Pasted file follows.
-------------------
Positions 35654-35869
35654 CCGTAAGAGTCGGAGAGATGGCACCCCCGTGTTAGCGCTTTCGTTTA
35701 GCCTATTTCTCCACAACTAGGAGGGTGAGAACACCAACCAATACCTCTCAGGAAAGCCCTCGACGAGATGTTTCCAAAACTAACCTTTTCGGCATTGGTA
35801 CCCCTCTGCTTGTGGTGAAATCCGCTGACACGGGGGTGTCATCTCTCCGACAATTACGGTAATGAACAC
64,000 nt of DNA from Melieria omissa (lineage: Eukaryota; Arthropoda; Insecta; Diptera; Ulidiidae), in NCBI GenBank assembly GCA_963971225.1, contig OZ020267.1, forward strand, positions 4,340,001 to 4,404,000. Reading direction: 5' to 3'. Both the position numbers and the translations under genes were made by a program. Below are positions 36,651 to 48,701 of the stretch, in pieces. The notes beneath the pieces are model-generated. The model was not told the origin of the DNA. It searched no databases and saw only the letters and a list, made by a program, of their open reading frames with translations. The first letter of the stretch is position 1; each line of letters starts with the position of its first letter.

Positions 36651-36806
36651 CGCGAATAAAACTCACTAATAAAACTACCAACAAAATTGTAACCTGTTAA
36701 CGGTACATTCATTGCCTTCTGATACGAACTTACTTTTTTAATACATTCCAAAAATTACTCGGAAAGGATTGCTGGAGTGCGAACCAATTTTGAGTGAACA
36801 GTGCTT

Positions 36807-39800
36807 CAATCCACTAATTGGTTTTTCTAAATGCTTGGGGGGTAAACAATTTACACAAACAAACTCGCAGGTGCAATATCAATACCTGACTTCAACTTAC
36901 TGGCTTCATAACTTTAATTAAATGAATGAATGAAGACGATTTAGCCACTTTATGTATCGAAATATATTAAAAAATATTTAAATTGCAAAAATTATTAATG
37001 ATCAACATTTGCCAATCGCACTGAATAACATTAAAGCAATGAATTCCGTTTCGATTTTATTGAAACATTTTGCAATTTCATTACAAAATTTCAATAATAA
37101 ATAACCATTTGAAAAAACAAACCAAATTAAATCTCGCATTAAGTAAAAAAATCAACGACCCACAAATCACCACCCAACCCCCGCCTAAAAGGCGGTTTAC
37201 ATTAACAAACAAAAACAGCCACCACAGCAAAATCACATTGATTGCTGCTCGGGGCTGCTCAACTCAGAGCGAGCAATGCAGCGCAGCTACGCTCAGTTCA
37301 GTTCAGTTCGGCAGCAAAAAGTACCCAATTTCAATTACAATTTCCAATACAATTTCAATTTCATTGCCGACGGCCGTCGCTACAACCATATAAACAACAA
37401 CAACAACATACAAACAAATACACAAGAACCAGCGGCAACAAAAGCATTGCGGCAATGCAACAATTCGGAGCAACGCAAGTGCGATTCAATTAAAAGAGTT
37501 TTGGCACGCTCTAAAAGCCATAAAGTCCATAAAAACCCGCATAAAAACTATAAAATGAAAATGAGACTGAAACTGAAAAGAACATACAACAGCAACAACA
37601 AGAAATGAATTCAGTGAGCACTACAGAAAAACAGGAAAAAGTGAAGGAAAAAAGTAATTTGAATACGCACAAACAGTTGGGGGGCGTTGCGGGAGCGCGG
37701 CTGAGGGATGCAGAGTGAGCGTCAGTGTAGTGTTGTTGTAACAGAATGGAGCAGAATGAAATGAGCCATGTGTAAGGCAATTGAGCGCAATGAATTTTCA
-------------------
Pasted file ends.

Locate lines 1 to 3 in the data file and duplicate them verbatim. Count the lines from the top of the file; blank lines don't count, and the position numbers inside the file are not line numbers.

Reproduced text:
Positions 35654-35869
35654 CCGTAAGAGTCGGAGAGATGGCACCCCCGTGTTAGCGCTTTCGTTTA
35701 GCCTATTTCTCCACAACTAGGAGGGTGAGAACACCAACCAATACCTCTCAGGAAAGCCCTCGACGAGATGTTTCCAAAACTAACCTTTTCGGCATTGGTA